Hanlon was informed by a letter from the office of the Director of Public Prosecutions late yesterday that an ex officio indictment will be lodged in the District Court today, paving the way for new charges of abuse of public office and dishonestly dealing with documents to be laid.

The charges, which followed a lengthy and controversial ICAC investigation, relate to a work trip Hanlon took to Germany while he was CEO of Renewal SA in 2017.

It’s understood previous charges relating to a separate work trip to Melbourne in the same year will not be pursued.

The case against Hanlon and Vasilevski dramatically collapsed in the Magistrates Court earlier this year when former Infrastructure Minister Stephen Mullighan testified that he had signed off on Hanlon’s Berlin trip and was aware of it at the time.

Prosecutor Peter Longson then conceded to the court that his evidence “doesn’t go far” enough to prove that the travel was for personal – rather than work – purposes – prompting magistrate Simon Smart to throw the case out.

But Attorney-General Vickie Chapman told parliament within days that deputy DPP Sandi McDonald was considering further action, saying: “The fact that a matter may have concluded in the Magistrates Court doesn’t prohibit the DPP – independent as the DPP is – from taking some other action in another court.”

While the DPP will push on with a new bid to prosecute Hanlon, Vasilevski’s legal ordeal is over.

Her lawyer was yesterday informed in writing from the DPP’s office that its review had been completed and “the decision has been made that there will not be an ex officio information laid in relation to Ms Vasilevski”.

Hanlon told InDaily his lawyers would immediately move to have the prosecution permanently stayed.

He said the ex officio was a “rarely used” action “which allows them to put aside the magistrate’s ruling and lay charges before the district court”.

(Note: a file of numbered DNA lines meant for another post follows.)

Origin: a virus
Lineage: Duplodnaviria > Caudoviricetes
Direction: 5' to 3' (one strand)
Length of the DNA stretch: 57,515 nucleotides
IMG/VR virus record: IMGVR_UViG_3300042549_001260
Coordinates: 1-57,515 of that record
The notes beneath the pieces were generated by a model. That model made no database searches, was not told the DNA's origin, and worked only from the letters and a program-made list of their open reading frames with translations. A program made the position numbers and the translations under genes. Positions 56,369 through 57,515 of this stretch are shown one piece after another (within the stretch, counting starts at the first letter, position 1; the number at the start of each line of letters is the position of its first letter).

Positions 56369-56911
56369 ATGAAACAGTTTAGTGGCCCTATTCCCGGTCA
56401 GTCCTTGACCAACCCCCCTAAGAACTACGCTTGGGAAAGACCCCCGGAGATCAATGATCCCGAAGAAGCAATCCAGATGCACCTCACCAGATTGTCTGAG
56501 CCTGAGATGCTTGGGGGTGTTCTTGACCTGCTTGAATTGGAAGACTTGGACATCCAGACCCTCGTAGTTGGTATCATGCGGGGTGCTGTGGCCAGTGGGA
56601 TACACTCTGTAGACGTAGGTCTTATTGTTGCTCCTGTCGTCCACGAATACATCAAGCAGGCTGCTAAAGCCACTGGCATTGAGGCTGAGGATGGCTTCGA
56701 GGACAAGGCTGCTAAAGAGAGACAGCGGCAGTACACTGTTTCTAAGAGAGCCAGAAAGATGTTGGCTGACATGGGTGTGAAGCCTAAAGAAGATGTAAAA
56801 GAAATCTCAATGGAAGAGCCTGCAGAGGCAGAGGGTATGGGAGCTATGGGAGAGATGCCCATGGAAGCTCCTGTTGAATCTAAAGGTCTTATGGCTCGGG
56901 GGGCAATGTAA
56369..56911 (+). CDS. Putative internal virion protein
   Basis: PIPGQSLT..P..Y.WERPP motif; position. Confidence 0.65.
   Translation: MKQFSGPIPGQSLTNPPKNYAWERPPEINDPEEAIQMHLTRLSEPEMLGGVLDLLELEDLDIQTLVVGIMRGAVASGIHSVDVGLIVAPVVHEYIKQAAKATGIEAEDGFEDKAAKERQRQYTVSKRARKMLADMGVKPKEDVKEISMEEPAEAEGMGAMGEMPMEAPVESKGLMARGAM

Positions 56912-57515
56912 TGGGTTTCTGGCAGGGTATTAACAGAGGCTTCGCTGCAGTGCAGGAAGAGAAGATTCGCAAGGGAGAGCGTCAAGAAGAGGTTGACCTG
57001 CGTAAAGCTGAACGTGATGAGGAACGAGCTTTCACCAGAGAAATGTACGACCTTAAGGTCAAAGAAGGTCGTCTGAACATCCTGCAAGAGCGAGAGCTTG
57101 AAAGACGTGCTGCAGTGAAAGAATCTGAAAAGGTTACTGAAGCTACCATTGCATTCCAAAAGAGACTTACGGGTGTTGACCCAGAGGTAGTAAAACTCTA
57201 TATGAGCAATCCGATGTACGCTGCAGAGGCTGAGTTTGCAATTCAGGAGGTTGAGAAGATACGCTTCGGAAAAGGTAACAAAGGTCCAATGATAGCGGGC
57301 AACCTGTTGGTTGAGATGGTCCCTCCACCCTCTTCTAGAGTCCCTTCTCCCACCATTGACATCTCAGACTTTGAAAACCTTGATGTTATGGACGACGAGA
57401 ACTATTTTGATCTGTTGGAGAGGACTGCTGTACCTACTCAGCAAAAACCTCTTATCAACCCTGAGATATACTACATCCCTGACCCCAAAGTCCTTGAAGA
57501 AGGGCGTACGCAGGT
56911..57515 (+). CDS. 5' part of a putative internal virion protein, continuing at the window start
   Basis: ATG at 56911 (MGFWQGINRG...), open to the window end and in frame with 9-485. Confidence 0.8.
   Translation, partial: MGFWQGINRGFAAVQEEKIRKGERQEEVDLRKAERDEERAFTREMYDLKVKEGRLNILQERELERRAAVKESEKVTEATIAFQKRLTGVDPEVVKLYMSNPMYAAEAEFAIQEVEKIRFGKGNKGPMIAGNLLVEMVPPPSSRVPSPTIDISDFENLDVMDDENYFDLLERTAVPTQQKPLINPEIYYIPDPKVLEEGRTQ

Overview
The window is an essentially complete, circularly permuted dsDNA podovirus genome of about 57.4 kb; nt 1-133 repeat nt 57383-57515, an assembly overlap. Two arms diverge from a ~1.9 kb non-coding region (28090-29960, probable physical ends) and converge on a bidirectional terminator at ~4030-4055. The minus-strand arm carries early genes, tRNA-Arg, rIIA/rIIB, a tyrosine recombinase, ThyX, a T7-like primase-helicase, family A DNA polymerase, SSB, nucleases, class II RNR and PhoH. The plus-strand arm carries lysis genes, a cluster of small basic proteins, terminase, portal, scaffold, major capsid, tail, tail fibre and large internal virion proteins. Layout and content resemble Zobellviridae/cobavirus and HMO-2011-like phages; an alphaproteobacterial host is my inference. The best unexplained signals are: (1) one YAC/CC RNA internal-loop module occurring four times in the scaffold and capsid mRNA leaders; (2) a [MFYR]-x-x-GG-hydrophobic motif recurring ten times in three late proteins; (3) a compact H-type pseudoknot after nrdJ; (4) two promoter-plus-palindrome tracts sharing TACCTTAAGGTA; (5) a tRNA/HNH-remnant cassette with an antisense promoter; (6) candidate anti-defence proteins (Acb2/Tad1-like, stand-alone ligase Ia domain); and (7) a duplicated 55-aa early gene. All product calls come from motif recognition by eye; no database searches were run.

“We think they’re just running the same case,” he said, revealing: “This happened four days after I put in my claim of costs to the Attorney-General.”

“I don’t know what’s going on,” he said.

“I could sit here and say I’m absolutely shocked, but after dealing with the ICAC and DPP for three years now, I’m hardly surprised… because I’ve just watched them in action for so long.

“I know I haven’t done anything wrong – the [former] minister’s already said he gave me approval to go.”

He said once he had settled his costs claim he had intended to claim damages against the state government – but that the fresh charges would now push the matter beyond next year’s state election.

Hanlon said the Berlin trip was not even part of the initial ICAC investigation that saw his office raided in late 2018, but that none of the initial claims against him was borne out.

However, it later formed part of the ongoing inquiry, with ICAC investigators even dispatched to Germany in a bid to retrace his steps.

Hanlon said “the worst case” of what was alleged would be wrongly claiming “whatever the cost of the airfares are”.

“And how any millions have they spent on this?” he said.

-Tom Richardson

Adelaide Festival announces 2022 centrepiece opera

The centrepiece of the Adelaide Festival next year will be celebrated director Barrie Kosky’s new production of The Golden Cockerel by Nikolai Rimsky-Korsakov.

Following Saul and Magic Flute in 2017 and 2019, this will be the third time that Adelaide Festival artistic directors Neil Armfield and Rachel Healy have programmed a Kosky production.